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Phenotypic Plasticity and Diversity in Insects
Armin P. Moczek
Philosophical Transactions: Biological Sciences
Vol. 365, No. 1540, From Polyphenism to Complex Metazoan Life Cycles (Feb. 27, 2010), pp. 593-603
Published by: Royal Society
Stable URL: http://www.jstor.org/stable/40538227
Page Count: 11
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Phenotypic plasticity in general and polyphenic development in particular are thought to play important roles in organismal diversification and evolutionary innovation. Focusing on the evolutionary developmental biology of insects, and specifically that of horned beetles, I explore the avenues by which phenotypic plasticity and polyphenic development have mediated the origins of novelty and diversity. Specifically, I argue that phenotypic plasticity generates novel targets for evolutionary processes to act on, as well as brings about trade-offs during development and evolution, thereby diversifying evolutionary trajectories available to natural populations. Lastly, I examine the notion that in those cases in which phenotypic plasticity is underlain by modularity in gene expression, it results in a fundamental trade-off between degree of plasticity and mutation accumulation. On one hand, this trade-off limits the extent of plasticity that can be accommodated by modularity of gene expression. On the other hand, it causes genes whose expression is specific to rare environments to accumulate greater variation within species, providing the opportunity for faster divergence and diversification between species, compared with genes expressed across environments. Phenotypic plasticity therefore contributes to organismal diversification on a variety of levels of biological organization, thereby facilitating the evolution of novel traits, new species and complex life cycles.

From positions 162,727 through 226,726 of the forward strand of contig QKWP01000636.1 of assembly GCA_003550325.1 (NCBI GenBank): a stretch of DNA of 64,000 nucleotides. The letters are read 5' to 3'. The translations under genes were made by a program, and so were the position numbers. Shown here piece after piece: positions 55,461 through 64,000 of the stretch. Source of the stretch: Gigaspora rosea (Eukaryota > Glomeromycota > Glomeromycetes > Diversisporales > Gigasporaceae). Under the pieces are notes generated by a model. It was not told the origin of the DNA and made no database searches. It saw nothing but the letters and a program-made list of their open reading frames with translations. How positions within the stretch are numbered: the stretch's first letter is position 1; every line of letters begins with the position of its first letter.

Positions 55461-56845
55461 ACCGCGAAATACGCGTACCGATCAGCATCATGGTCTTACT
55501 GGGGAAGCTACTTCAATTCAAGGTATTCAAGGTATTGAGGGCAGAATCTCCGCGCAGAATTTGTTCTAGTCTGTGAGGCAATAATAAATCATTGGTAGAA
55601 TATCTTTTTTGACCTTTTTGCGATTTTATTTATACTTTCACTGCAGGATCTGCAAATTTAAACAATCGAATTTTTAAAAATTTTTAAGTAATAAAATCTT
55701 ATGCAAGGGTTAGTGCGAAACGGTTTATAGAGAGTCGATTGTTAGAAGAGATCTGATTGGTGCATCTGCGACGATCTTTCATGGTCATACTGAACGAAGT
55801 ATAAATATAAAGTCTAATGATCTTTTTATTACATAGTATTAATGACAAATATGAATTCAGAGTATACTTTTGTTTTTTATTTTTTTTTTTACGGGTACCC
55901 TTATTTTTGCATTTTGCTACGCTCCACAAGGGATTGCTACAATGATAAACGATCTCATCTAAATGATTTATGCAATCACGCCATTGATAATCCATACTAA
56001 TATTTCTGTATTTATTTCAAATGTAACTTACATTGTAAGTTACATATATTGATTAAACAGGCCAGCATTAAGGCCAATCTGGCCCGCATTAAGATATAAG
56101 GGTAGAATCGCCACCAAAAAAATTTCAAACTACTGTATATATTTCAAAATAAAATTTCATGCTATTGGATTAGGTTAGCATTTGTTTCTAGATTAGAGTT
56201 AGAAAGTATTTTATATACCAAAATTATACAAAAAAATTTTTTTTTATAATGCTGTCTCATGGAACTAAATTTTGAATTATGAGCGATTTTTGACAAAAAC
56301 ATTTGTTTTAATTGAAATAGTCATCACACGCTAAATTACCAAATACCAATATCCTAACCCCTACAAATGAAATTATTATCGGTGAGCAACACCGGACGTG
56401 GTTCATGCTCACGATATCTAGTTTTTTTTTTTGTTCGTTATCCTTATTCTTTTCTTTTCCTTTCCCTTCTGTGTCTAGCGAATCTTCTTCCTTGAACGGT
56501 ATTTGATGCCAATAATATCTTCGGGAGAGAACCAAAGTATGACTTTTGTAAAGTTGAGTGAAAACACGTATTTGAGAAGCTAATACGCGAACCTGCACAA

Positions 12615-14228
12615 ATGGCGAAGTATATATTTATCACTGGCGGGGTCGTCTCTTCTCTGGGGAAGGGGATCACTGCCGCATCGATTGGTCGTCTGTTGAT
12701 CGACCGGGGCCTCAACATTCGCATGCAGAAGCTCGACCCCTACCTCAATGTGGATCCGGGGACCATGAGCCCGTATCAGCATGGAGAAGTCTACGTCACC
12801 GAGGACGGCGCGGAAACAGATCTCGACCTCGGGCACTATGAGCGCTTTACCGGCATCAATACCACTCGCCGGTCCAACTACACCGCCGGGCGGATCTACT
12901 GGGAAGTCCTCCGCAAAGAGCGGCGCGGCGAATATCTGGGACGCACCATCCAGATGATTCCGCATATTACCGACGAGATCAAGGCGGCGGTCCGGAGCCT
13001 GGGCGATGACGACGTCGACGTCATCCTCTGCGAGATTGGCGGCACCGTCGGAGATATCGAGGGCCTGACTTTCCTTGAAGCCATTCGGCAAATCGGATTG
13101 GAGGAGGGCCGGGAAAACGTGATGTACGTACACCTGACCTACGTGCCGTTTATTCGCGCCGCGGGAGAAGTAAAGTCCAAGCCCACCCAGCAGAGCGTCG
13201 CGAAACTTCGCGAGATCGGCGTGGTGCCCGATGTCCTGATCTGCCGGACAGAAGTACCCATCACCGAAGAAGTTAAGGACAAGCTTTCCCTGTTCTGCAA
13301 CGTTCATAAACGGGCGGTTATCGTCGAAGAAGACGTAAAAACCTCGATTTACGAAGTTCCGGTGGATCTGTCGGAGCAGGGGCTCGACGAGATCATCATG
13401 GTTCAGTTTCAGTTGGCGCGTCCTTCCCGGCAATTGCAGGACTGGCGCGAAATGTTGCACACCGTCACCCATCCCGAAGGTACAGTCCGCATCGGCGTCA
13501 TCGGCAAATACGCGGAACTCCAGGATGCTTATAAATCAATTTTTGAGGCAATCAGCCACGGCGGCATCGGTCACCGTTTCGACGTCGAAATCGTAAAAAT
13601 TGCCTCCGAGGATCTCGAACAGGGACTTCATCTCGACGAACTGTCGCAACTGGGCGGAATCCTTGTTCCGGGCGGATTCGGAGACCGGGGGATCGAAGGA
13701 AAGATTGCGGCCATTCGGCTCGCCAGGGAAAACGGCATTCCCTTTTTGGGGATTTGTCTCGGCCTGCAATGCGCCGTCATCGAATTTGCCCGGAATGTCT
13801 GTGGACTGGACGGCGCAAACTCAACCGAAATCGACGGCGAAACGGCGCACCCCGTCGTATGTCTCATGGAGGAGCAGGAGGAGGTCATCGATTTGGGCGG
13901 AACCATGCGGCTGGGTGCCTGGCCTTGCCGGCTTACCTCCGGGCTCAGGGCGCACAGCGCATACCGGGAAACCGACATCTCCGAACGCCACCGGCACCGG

Philosophical Transactions: Biological Sciences © 2010 Royal Society